Seen and Unseen – Internment Through Three Lenses

A new book of the Japanese incarceration during World War II.

Seen and Unseen is a beautiful book that captures the essence of Japanese internment during World War II from three lenses – literally. The photographs of Dorothea Lange, Toyo Miyatake, and Ansel Adams are used throughout to illustrate life in the camps and to tell the story of what happened to those interned. There is actually a fourth and fifth lens through which we view the incarceration – author Elizabeth Partridge, who is the goddaughter of Dorothea Lange and Lauren Tamaki, a yonsei (fourth generation) Japanese Canadian whose grandparents were incarcerated in British Columbia.

Everyone I knew had photos from the famous Toyo Miyatake studios

Interestingly, this book will appeal to all ages. Older readers will appreciate the detail, the accuracy, and the way life is accurately depicted in the camps. It’s in the little things that accentuate the impact of this book – the typography, the notes in the margin, and the combination of photographs and hand drawn images. Younger readers will appreciate Partridge’s easy-to-read style. An author known for her work for younger readers, the main narrative shows this clearly and it is well done. Tamaki’s illustrations are excellent and her choices in both line work and color capture life in the camps in a different way than the photographs without taking anything away from them. The essays which conclude the book delve deeper into the narrative and enrich the rest of the book.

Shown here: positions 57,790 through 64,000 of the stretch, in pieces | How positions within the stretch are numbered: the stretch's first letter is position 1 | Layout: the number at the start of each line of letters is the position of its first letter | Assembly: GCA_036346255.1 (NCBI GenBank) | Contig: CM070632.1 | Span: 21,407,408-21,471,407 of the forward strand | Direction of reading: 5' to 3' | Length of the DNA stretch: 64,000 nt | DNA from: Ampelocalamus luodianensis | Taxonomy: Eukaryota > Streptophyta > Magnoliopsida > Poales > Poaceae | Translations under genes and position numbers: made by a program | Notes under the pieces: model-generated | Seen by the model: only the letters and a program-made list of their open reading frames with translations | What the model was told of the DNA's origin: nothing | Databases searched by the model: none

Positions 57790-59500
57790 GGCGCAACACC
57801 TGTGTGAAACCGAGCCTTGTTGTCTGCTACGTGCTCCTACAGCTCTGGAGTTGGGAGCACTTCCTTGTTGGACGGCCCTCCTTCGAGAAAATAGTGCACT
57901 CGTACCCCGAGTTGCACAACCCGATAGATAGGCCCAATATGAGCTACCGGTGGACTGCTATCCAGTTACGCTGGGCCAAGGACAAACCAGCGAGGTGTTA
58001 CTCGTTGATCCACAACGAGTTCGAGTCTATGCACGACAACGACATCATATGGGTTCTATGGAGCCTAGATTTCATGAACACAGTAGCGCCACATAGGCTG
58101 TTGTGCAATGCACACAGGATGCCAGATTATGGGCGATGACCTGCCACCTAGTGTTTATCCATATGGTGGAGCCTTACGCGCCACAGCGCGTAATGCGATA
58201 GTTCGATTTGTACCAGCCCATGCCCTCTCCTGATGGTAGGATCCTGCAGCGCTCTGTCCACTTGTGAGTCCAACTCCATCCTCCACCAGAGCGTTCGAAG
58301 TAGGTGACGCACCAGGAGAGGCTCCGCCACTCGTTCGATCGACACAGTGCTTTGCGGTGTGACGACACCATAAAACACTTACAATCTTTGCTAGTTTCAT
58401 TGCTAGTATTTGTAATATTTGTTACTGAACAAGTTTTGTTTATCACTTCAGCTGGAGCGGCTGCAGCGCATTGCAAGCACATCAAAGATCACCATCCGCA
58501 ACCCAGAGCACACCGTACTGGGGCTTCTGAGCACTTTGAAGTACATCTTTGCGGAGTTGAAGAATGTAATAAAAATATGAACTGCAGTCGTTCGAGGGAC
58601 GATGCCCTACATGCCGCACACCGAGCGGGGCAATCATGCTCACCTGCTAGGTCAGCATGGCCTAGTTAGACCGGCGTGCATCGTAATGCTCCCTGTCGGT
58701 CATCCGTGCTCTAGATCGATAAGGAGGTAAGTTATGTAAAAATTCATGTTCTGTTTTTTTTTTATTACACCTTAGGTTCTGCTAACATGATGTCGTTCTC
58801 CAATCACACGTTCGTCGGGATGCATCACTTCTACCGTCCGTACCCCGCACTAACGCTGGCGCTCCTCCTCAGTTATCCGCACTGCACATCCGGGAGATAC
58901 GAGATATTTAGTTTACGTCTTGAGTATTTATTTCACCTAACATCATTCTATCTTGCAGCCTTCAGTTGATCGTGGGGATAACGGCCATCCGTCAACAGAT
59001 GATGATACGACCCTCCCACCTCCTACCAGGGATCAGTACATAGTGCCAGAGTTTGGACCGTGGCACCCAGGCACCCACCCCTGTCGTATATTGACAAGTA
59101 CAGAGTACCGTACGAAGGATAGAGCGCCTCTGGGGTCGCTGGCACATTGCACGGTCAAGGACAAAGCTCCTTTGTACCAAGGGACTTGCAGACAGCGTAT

Interior art by Lauren Tamaki
So impactful

As a Japanese American myself with parents and grandparents (and aunts and uncles, etc.) who were incarcerated in these concentration camps, I felt I knew a lot about the internment, but even with as much as I know, this book opened my eyes to details I hadn’t considered before. Farmers being told to work until the end so the nation would have the literal fruit of their labor as the Japanese were losing everything, families having to give away their pets, the cloth sacks that served as mattresses – it was in the details again that were even more eye-opening for me.

As we come upon the Day of Remembrance (February 19 – the date FDR signed Executive Order 9066), this book is a meaningful way to share about what happened in our country and to make sure it never happens again. Highly recommended reading, not just for people who aren’t aware of the details of that fateful order, but also for those who know the stories well. The rich illustrations, the quotes from people who lived through it, and the straight-forward way it was framed as an injustice against American citizens make this book a rich resource. It was also incredibly interesting to read about how different Lange and Adams approached their assignment to photograph the camps and the limitations and barriers they came across while doing so. Make sure to pass this resource on to others so that we all remember and insure a better future for our country and our children.

Title: Seen and Unseen
Author: Elizabeth Partridge / Lauren Tamaki
Cost: $21.99 (list) / $19.79 (Amazon)
Publisher: Chronicle Books
Ages: 10 and up
Genre: American History / Children’s Illustrated Book

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